16 y/o BCI Researcher at Harvard, Stanford, MIT Media Lab 🧠
Autodidactism, engineering luck, and unique life experiences
Recently I’ve been thinking about what makes an impactful individual. It boils down to unique experiences and being an interesting person. Okezue, who I had the pleasure to sit down and chat with on the podcast, is someone who I’d consider as definitely hitting the mark on the “interesting” factor.
Let’s talk about…
🚪How to create opportunities that don’t already exist for you
🧪What research is like at top institutions
🤖Neurorobotics and brain computer interfaces (BCIs)
🎙 Δx podcast
Okezue Bell is a 16-year-old developing biocompatible human and brain-computer interfaces. His first research experience was culturing materials at home. 🧫 Since then, he has gone on to research neuromedical engineering at Harvard 🧠, machine learning at Microsoft and MIT Media Lab 🤖, and computational genetics and genomics at Stanford School of Medicine 🧬.
Some other interesting things he’s done in the past:
Played chess with Garry Kasparov
Developed prosthetics for Sophia the Robot
Working with Leonardo di’Caprio on a climate board
The key? Learning how to engineer opportunities and open doors for unique life experiences. 🔓
This is a timeless skill for anyone looking for unique/meaningful life experiences 👇
💎 Δx takeaways
Imagine this: You’re seeking a cool job/internship/opportunity. You go onto their website, and you discover you don’t meet the criteria either implicitly (experience) or explicitly (age, degrees). You dejectly close the tab and move on. Maybe in the future. 😔
I’m sure everyone has experienced something similar at some point in their lives. This happened to Okezue too, when MIT Media Lab’s website explicitly said no high schoolers. 🚫 Fast forward, and now he’s working on projects at MIT Media Lab — as a high schooler.
How did he still manage to do this? He was unafraid to engineer opportunities for yourself. Here’s how:
✉️ Initial reach out: How you can give other people value, unique perspectives, detailed enough email, why this place specifically
❓ Know what you’re talking about and ask good questions
🤝 Not being afraid to reach out to anyone
These people actually exist in real life… who you can interact with who are actually very open and social. It takes away that feeling that these people who are so far away, but they’re just normal people who have done XYZ.
Another thing I was curious about was how Okezue manages to balance multiple projects/labs simultaneously. ⌚ He discusses his “life hack” of having an Everything document.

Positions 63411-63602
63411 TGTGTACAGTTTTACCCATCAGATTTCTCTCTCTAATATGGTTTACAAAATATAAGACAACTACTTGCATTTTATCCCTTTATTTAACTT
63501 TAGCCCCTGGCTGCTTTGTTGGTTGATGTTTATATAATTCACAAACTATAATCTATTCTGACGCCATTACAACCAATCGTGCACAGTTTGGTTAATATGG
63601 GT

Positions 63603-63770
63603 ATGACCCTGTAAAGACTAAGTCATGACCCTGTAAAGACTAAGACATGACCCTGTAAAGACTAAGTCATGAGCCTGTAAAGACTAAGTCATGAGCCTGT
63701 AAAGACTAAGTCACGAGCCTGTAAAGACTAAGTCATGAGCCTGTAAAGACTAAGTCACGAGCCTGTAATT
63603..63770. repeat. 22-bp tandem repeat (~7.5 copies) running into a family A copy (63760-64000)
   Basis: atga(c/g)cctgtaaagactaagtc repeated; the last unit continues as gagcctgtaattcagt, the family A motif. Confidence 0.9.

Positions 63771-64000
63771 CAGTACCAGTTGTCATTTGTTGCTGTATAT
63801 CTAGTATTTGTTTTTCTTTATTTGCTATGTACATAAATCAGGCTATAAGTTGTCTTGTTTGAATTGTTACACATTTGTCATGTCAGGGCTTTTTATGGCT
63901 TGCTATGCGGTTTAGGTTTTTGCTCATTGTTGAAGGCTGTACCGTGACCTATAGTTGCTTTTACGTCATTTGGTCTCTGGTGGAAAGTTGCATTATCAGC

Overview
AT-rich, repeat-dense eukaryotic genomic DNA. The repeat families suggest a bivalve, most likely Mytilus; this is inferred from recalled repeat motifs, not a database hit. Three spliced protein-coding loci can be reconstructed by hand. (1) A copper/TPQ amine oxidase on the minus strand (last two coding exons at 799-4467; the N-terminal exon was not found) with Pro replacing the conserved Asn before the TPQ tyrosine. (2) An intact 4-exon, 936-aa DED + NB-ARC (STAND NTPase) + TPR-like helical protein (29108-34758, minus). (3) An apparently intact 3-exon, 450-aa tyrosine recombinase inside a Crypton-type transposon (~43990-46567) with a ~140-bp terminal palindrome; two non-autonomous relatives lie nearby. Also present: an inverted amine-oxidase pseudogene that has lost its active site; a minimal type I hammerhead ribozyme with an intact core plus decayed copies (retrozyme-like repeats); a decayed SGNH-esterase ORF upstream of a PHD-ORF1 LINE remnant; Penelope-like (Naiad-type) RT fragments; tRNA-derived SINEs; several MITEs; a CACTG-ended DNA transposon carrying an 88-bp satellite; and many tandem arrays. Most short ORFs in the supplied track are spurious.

We also chatted about his BCI research in greater depth: how Neuralink works on a high level, Turing test problem for robots, and designing prosthetics.
All of our neural processing is done with electricity essentially… so when we can record these chemical signals we can say this range of Hz is correlated with a movement, and whenever we break that threshold we can control the movement of the arm or playing of music.
In the future, robots may be our therapists, clonal copies, or companions. 🤔
I talked to Dr. Hanson about the purpose of these, and the whole idea is that the world has been built for humans so if we create assistive technology, we also have to build systems that can adapt to human behavior, so building humanoid robots is a huge step in that.
📰 Δx change
The state of the world has rapidly changed in the last few weeks. My thoughts and prayers to the people of Ukraine and those affected by the war 💙💛
💻 Hackers in Russian-Ukraine War: The war in Ukraine has provoked an onslaught of cyberattacks by apparent volunteers unlike any that security researchers have seen in previous conflicts, creating widespread disruption, confusion and chaos that researchers fear could provoke more serious attacks by nation-state hackers, escalate the war on the ground or harm civilians.
💊 Hundreds of COVID trials for treatments: The US National Institutes of Health (NIH) ACTIV programme has included more than 30 studies looking at possible treatments. Researchers have developed a handful of options — including two oral antiviral drugs, Paxlovid and molnupiravir, authorized in some countries in the past couple of months — that help in certain situations.
🦠 Largest bacterium ever discovered: Giant microbe from a mangrove could be a missing link between single-celled organisms and the cells that make up humans. Its threadlike single cell is visible to the naked eye, growing up to 2 centimeters—as long as a peanut—and 5000 times bigger than many other microbes.
Enjoy the podcast and newsletter, I’ll see you in the next edition :)